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Spirituality

Keep Your Eyes Fixed on the Exalted Kingdom

David Langness | Jul 29, 2016

PART 2 IN SERIES A Rule to Guide Thy Life

The views expressed in our content reflect individual perspectives and do not represent the official views of the Baha'i Faith.

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David Langness | Jul 29, 2016

PART 2 IN SERIES A Rule to Guide Thy Life

The views expressed in our content reflect individual perspectives and do not represent the official views of the Baha'i Faith.

Have you—like my young son as he grew up—ever wanted a rule book for life?

In the first essay in this series of articles on the spiritual rules of life from a Baha’i perspective, I quoted a passage from a letter Abdu’l-Baha wrote to a Baha’i woman who asked for a rule she could use to guide her life. In his short answer, Abdu’l-Baha gave her a brief but amazingly profound set of spiritual guidelines, all in one single paragraph, for living a good life. Here, I’ve separated the phrases and sentences in that paragraph from one another, and bulleted them as a single list, just the way my young son wanted it, for easy reference:

  • Believe thou in God, and keep thine eyes fixed upon the exalted Kingdom;
  • be thou enamoured of the Abha Beauty;
  • stand thou firm in the Covenant;
  • yearn thou to ascend into the Heaven of the Universal Light.
  • Be thou severed from this world, and reborn through the sweet scents of holiness that blow from the realm of the All-Highest.
  • Be thou a summoner to love, and be thou kind to all the human race.
  • Love thou the children of men and share in their sorrows.
  • Be thou of those who foster peace.
  • Offer thy friendship, be worthy of trust.
  • Be thou a balm to every sore, be thou a medicine for every ill.
  • Bind thou the souls together.
  • Recite thou the verses of guidance.
  • Be engaged in the worship of thy Lord, and rise up to lead the people aright.
  • Loose thy tongue and teach, and let thy face be bright with the fire of God’s love.
  • Rest thou not for a moment, seek thou to draw no easeful breath.

The first sentence of Abdu’l-Baha’s advice, with its four dependent clauses, all has to do with developing and sustaining a strong belief in a Supreme Being:

Believe thou in God, and keep thine eyes fixed upon the exalted Kingdom; be thou enamoured of the Abha Beauty; stand thou firm in the Covenant; yearn thou to ascend into the Heaven of the Universal Light. – Selections from the Writings of Abdu’l-Baha, p. 26.

“Believe thou in God,” he wrote, “and keep thine eyes fixed upon the exalted Kingdom.” Here he tells us that this creation has a Creator, and asks us to constantly be mindful of our Creator. He tells us, too, that an “exalted Kingdom” exists, a realm beyond the physical which we can aspire to, hope for and aim towards. He promises us, in other words, that this material life doesn’t limit our existence.

When I initially read this passage, it surprised me that the Baha’i teachings would begin such a listing of life-rules with a prescription for belief in God. But the more I thought about it, the more I realized what a solid foundation that belief can build. If you’re firmly convinced that your Creator loves and values you; if you hold a vision of an exalted Kingdom that confers life after death; then you can dispense with fear. You can see that death, the source of so much human anxiety and dread, has no power to harm you. You can conceive of an everlasting life, and realize that you will truly live forever.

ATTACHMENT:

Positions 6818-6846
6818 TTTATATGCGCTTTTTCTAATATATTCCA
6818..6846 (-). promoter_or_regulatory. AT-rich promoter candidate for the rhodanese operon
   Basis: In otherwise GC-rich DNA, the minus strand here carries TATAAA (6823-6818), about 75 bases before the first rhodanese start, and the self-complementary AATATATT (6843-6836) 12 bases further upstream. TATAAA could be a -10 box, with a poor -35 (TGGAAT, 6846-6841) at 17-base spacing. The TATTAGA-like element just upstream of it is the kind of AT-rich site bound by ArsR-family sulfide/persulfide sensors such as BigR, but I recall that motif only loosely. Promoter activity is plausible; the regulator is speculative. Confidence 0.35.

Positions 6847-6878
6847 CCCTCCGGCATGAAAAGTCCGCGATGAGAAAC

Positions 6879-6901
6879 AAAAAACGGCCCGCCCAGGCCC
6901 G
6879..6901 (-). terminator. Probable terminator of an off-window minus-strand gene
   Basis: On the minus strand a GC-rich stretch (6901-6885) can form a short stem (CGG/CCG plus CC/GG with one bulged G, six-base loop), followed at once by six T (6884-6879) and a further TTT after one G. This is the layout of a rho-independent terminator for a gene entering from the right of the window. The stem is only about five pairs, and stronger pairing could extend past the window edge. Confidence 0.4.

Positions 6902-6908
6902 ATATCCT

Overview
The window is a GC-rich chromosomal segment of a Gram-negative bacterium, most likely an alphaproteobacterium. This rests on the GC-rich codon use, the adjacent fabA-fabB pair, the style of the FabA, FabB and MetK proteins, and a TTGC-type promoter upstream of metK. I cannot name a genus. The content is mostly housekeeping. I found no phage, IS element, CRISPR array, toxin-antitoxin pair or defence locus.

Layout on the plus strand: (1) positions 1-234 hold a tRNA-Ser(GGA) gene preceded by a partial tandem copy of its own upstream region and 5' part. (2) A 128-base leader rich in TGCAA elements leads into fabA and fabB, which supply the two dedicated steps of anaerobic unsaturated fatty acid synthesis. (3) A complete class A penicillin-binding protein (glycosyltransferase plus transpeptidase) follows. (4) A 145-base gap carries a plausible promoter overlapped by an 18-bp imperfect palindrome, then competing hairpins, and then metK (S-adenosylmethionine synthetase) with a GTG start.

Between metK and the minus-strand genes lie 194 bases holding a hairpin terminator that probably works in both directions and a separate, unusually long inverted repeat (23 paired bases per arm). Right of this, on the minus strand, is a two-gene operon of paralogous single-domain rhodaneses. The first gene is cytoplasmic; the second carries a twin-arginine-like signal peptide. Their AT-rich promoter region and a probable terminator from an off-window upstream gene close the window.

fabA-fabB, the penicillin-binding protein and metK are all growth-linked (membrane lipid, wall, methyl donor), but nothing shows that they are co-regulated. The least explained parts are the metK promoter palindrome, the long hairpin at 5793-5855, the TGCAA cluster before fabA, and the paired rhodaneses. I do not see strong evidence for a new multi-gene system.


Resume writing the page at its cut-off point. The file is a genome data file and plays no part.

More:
Then Abdu’l-Baha wrote “be thou enamored of the Abha Beauty” and “stand thou firm in the Covenant.” That part of this passage probably needs some explanation.

In the Baha’i writings, Baha’u’llah has several honorific titles and names: the Blessed Beauty, the Pen of the Most High, the All-Highest Horizon, the Most Great Ocean, just to mention a few. The title “Abha Beauty” uses “Abha,” a superlative form of the word “Baha,” which means “glory” or “glorious.” The name Baha’u’llah means “the glory of God.” These poetic, metaphorical names indicate the high, honored station of a messenger of God, and refer to the deep spiritual beauty of the message itself.

Seat of the Universal House of Justice

Seat of the Universal House of Justice (the elected leadership of the Baha’i Faith)

Also in this passage, the capitalized word “Covenant” refers to the plan Baha’u’llah set in motion before his passing to provide for the harmonious and continuous operation of the Faith. The Baha’i covenant, which has resulted in a succession of appointed and now elected leadership to guide and direct the global Baha’i community, has maintained and protected the unity of the Faith for more than a century.

So when Abdu’l-Baha asks us to believe in God, to keep our eyes fixed on the exalted Kingdom, to be enamored of Baha’u’llah’s message and to stand firm in the Baha’i covenant, he’s giving us a new way to think about and act on religious belief. Rather than simply following a set of rules and laws interpreted by a member of the clergy; this new spiritual call to all humanity asks each of us to individually and autonomously decide for ourselves whether we believe in a Creator, and then to make an informed, rational and reasonable decision about what actions that belief inspires.

Once we make those independent decisions, Abdu’l-Baha wrote, we will “yearn thou to ascend into the Heaven of the Universal Light.”

This inner belief—that a loving Supreme Being made our immortal souls, and that our souls will ultimately ascend to that light-filled realm—begins the Baha’i approach to the rules of life. Rather than starting with a litany of “do’s and don’ts,” it asks us to go beyond the restrictions and laws of this world and recognize the universal law of creation. It asks us to fall in love with our Creator, and to turn our eyes, our souls and our hearts toward the light of a new revelation from Baha’u’llah.

Next: How to be Severed from this World

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Comments

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  • John Clarke
    Jul 30, 2016